Writer 2 is our new college student, our very own Older Daughter. If you would like to read more of her writing or keep up to date on what she's doing, read her blog!
1. What happens when Oldest Daughter moves into college and discovers that her roommate is a ______? (Fill in the blank and answer question.)
Writer 1 wrote:
“Ahhh,” Maria sighed as she put her stuff on the floor. “That feels better.” Maria was moving into college and would be seeing her roommate soon. I hope that we get along,” Maria fretted.
“I think we will,” said a voice from the doorway.
“Natasha! You’re here!” Maria said joyfully, while secretly wondering if Natasha was a cereal killer. (I mean what I say!)
Natasha came in, set her stuff down, and began unpacking. Maria noticed that a lot of spoons were in her luggage. “What’s with the spoons?” she asked, trying to sound nonchalant.
“I’m notorious for losing them,” Natasha replied. So Maria asked no more questions.
Late that night Natasha got up, got a spoon, and walked over to Maria. She raised the spoon high over her head, smiled, and plunged the spoon into Maria’s heart! Or at least she tried to. Instead, the spoon bent, and skittered out of Natasha’s hand. Also, Maria woke up. “You are a cereal killer!” she cried.
Natasha shook her head, and said, “No, I’m not,” but looked very uncomfortable.
“You are,” Maria insisted. “Why else would you stab me with a spoon?”
Natasha sighed, then nodded. “Yes, I’m a cereal killer. Happy now?”
* * * *
Writer 2 wrote:
Other parents call the school asking to remove their daughters from their roommates. They complain and make stereotypes and fail to justify their actions. I, a tolerant human being, will do no such thing. My daughter has the smartest person in school for a roommate.
We were moving her into her dorm room on the third floor, each of us lugging heavy boxes full of things that would mostly be forgotten in dusty corners during the coming year. My box was full of shoes and books, so I was having a particularly hard time carrying it up the stairs. My daughter ambled along in front of me with her instrument.
“Hi,” she said casually to someone I could not see. “Mom, this is my roommate, Cheryl.”
“Pleased to meet you,” I grunted, still unable to catch a glimpse of her face. I would have shaken her hand, but both of mine were wrapped around the cardboard box. I set it down where my daughter pointed and turned with a big smile to face her roommate.
For standing – no, not standing, but really floating in a tank of green gel, or SOMETHING, was a disembodied brain.
“Hello,” said the brain (I’m not sure how). “Nice to meet you.” The accent sounded vaguely Chinese.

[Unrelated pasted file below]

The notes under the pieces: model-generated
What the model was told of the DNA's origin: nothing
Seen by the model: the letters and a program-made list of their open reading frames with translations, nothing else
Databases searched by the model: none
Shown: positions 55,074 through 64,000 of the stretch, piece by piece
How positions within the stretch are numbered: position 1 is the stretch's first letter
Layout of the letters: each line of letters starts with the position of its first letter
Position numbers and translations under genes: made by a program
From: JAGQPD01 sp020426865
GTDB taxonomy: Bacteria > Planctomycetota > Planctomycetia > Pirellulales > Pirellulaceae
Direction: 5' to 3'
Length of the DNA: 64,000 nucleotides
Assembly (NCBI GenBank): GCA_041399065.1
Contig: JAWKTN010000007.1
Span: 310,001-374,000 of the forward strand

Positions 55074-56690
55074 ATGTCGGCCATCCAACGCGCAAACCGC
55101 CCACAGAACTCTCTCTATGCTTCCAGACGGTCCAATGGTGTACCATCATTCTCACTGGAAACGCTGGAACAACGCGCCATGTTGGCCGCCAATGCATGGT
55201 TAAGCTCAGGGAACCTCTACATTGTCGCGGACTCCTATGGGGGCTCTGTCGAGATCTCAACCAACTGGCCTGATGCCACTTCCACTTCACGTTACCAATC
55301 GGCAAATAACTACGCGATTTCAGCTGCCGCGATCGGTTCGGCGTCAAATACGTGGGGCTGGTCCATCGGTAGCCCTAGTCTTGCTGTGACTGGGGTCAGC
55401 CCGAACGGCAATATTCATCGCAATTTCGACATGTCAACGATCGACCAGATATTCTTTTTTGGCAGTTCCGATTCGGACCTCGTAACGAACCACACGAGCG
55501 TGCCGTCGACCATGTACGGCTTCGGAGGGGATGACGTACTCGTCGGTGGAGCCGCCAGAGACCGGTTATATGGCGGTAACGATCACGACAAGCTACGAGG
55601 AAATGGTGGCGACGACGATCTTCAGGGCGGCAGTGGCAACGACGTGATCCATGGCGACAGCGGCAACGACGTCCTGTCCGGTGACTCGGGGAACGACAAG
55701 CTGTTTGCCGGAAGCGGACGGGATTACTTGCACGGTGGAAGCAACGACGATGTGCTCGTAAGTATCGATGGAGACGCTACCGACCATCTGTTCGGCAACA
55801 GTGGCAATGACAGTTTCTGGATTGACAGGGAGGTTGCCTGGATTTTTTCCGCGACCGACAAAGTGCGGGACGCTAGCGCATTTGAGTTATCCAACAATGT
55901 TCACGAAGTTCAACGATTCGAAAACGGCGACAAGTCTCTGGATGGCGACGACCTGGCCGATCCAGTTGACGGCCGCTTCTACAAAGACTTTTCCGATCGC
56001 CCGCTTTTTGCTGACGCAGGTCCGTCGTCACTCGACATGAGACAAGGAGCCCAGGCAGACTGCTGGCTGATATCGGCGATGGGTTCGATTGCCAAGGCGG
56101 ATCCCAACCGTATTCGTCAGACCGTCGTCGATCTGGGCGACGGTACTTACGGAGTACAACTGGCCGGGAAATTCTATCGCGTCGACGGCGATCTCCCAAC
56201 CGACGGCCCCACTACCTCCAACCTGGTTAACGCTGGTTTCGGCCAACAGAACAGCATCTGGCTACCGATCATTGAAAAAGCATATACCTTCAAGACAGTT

“Mom, don’t be rude,” my daughter commanded, rolling her eyes at me condescendingly as she went downstairs to fetch another piece of luggage. My legs seemed to be glued to the floor.
“I hope she didn’t bring a lava lamp,” the brain said worriedly. “Oh well. Excuse me, I need to go get the rest of my stuff.” I stepped back as the tank slid in a wide arc towards the door.
“What happened?” I managed choke out to my daughter when she reappeared.
“To your roommate??”
“Uh… What do you mean?”
I blinked, dumbfounded. Unfortunately, I was prevented from finding out any more because “Cheryl” was right behind me. So I stumbled down to the car to recompose myself. “Bob, have you seen our daughter’s roommate?” I asked my husband, who was sitting in the car, refusing to do any work.
“Yes, she was very polite,” he answered without hesitation. “Apparently she had the highest SAT scores in the entire state. She was accepted into Harvard, but they didn’t give her any aid.”
Maybe I had been hallucinating. So when we pulled out of the parking lot I resolved not to call the school. I look at it from the bright side. My daughter has the smartest roommate in the entire school.
* * * *
Writer 3 wrote:
After the helpful frat boys had moved all of Maria’s boxes to her dorm room, Maria flopped on the bed, exhausted from the move. Aside from Maria’s three boxes, the room appeared to be empty. It was already 3 PM. Where was her roommate, Maria wondered.
As she hugged her parents one last time, and watched them as they walked off into the proverbial sunset, Maria had a feeling of foreboding. She pushed the feeling aside, and got up to put the sheets on her bed. She considered the choices, and plopped the sheet on the other bed.
“Hey! That’s my bed!” said a tiny voice. Maria’s heart skipped a beat.
“Huh? Who said that?!”
“I did. I’m your roommate. My name is Aurelia Spice, and I’m from Madagascar. I am so jealous that you had your parents to help you move in. Your Dad makes a really loud noise when he blows his nose. And the force of your Mom’s sneezes nearly knocked me over.”
During this speech, Maria followed the sound of the tiny voice, and finally found her college roommate. Standing on the bed was a tiny cockroach, waving one leg in a friendly way.
A thousand thoughts rushed through Maria’s mind. “I’m in a reverse Kafka story. I wish I had brought a magnifying glass. Is my roommate going to eat my food? Would she mind if I use all the closet space, since she’s not using any?”